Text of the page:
The Rise of Docker
In November 2014, Docker emerged into the DevOps world as potentially trending containerization technology. It got popularized by its ability to speed up continuous deployments with easy packaging and shipping of applications. Docker is an open source tool that can package an application with its dependencies such as binaries, libraries and configuration files in a virtual container, then you can run that container on any Linux server without any compatibility issues.
Containerization is quite an old concept, but Docker brings several new things to the table that the earlier technologies did not.
- Docker is designed to incorporate most of the recent DevOps tools like Chef, Puppet, Ansible, Jenkins etc.
- Docker makes it possible for developers to replicate their production environments easily as ready-to-run container applications and thus they can work more efficiently.
- Docker enables flexibility and portability by allowing applications to run on laptops, in-house servers, public cloud, private cloud etc. Managing and deploying applications is much easier.
- Docker implements a high-level API to provide lightweight containers that run processes in isolation.
Nowadays, its mainly used by developers and system administrators to build, ship and run distributed applications in association with DevOps.
Concept of Containerization
Docker is primarily developed for Linux; it uses the resource isolation features of the Linux kernel. If you are familiar with the virtualization feature of Linux, then the concept of containerization is very easy to understand.
Containerization = Virtual partitioning feature of Linux + User friendly API
|Applications require the full instance of the operating system.
||Applications share the operating system with the server, so boot/shutdown is very fast.
|Hypervisor manages virtual partitions. It is a bit heavy and contributes to compute performance.
||Docker daemon monitors and controls containers using Docker API or a command line.
|Processes running via hypervisor execution cause overhead.
||Processes run as native on the server enabling low CPU/memory overhead.
Let’s dive into Docker’s architectural components and their relationship with each other. Below is an example of how Docker architecture will work with DevOps tools.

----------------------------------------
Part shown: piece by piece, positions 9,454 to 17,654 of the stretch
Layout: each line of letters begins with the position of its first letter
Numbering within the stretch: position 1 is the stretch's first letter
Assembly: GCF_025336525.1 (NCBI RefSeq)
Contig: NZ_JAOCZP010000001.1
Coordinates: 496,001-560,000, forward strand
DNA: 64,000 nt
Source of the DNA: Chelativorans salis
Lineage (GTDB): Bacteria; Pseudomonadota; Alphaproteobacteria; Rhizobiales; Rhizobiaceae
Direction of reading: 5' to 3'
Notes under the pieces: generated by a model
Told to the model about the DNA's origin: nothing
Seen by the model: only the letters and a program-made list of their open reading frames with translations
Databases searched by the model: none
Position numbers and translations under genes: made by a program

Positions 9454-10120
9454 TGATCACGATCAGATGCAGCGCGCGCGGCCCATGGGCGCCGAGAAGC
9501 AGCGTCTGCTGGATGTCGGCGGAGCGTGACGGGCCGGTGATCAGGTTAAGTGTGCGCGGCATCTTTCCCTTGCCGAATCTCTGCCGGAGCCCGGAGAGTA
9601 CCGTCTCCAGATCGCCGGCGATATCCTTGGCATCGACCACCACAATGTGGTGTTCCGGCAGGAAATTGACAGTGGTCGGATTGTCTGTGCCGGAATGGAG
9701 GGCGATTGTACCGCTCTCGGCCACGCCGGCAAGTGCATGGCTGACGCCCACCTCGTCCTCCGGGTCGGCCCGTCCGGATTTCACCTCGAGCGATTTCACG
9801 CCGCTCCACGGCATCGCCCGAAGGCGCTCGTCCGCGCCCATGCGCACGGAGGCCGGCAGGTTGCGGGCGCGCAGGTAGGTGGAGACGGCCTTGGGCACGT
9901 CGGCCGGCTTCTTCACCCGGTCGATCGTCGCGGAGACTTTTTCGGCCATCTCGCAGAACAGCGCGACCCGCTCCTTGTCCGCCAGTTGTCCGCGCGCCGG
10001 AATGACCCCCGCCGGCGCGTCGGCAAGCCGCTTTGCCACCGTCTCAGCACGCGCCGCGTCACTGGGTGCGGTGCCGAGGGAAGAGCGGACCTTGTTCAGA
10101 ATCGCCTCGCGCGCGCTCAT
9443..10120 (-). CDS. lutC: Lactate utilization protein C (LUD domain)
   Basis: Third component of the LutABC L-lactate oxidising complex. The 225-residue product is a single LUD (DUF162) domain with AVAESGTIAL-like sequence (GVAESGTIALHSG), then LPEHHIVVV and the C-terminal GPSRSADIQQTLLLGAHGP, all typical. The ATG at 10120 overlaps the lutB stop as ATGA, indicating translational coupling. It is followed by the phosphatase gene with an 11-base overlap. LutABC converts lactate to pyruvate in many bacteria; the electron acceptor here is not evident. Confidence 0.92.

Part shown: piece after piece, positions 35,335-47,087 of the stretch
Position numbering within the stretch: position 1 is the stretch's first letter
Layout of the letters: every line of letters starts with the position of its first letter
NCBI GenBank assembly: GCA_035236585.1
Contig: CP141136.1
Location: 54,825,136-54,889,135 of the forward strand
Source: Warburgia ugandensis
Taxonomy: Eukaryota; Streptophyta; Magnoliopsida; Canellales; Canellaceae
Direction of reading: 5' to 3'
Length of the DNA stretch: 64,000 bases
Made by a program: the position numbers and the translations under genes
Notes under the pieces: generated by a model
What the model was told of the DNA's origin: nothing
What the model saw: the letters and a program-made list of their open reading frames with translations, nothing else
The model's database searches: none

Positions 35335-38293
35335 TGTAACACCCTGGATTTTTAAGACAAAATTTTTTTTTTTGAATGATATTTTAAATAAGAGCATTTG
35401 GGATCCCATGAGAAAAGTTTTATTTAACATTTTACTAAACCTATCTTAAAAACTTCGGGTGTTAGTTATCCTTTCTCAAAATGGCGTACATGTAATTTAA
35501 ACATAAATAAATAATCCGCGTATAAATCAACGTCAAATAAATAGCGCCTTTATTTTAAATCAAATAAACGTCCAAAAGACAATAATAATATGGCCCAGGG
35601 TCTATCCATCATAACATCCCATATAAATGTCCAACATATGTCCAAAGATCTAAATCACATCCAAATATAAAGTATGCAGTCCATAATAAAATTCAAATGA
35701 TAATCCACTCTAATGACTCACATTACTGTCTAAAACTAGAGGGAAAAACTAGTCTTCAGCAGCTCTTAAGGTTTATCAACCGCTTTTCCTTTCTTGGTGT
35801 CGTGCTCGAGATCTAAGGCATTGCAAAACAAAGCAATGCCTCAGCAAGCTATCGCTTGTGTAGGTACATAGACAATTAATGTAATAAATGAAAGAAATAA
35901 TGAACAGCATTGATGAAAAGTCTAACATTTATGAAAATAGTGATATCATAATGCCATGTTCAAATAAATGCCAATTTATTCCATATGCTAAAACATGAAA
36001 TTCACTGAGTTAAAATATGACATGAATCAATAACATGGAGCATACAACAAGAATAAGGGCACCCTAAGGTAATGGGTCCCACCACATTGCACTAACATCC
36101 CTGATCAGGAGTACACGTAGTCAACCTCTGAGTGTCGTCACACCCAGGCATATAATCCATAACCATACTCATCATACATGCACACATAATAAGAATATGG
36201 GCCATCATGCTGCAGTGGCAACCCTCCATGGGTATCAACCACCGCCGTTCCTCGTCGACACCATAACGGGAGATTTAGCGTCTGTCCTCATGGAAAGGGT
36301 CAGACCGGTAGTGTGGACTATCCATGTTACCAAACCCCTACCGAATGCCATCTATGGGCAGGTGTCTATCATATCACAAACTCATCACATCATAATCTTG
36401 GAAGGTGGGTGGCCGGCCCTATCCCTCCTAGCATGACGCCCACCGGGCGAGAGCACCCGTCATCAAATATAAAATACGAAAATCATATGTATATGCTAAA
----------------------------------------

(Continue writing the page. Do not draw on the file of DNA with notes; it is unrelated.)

- Docker client (docker) is interface that allows communication between the user and the Docker daemon using REST API (http request).
- Docker daemon (docker) is running on host machine handling requests for services (for example, building and storing images, creating, running and monitoring containers).
- Docker registry is backup of Docker container images with public and private access permissions.
- Docker file contains instructions to build a Docker image.
- Docker image is a read-only template with instructions for creating a Docker container (when the image is built then it is brought to life as a container).
- Docker container is running applications. There can be multiple containers running based on the same image. One can create, start, stop, move or delete using Docker API or command line.
It is also important to note that Docker uses the below operating system features:
- Namespaces make sure a process running in a container cannot see or affect processes running outside the container.
- Control Groups used for resource accounting and limiting key functionality.
- UnionFS (FileSystem) serves as building blocks of containers. It creates layers and enables Docker with lightweight and fast features.
Docker with DevOps
As shown in the example below, Docker can be integrated with continuous integration tools, like Jenkins, to put orchestration in place, enabling continuous deployments. To run any application with Docker, you will always follow two basic steps:
- Create Docker image, using dockerfile.
- Run Docker container, using docker image.
Today, most organizations are undergoing digital transformation but are constrained by how to bring harmony with legacy applications and modern infrastructure. If your organization is seeking to make applications and workloads more portable and distributed in a standardized and an effective way, then Docker is a great solution. Docker enables true independence between applications and infrastructure using lightweight containerization technique.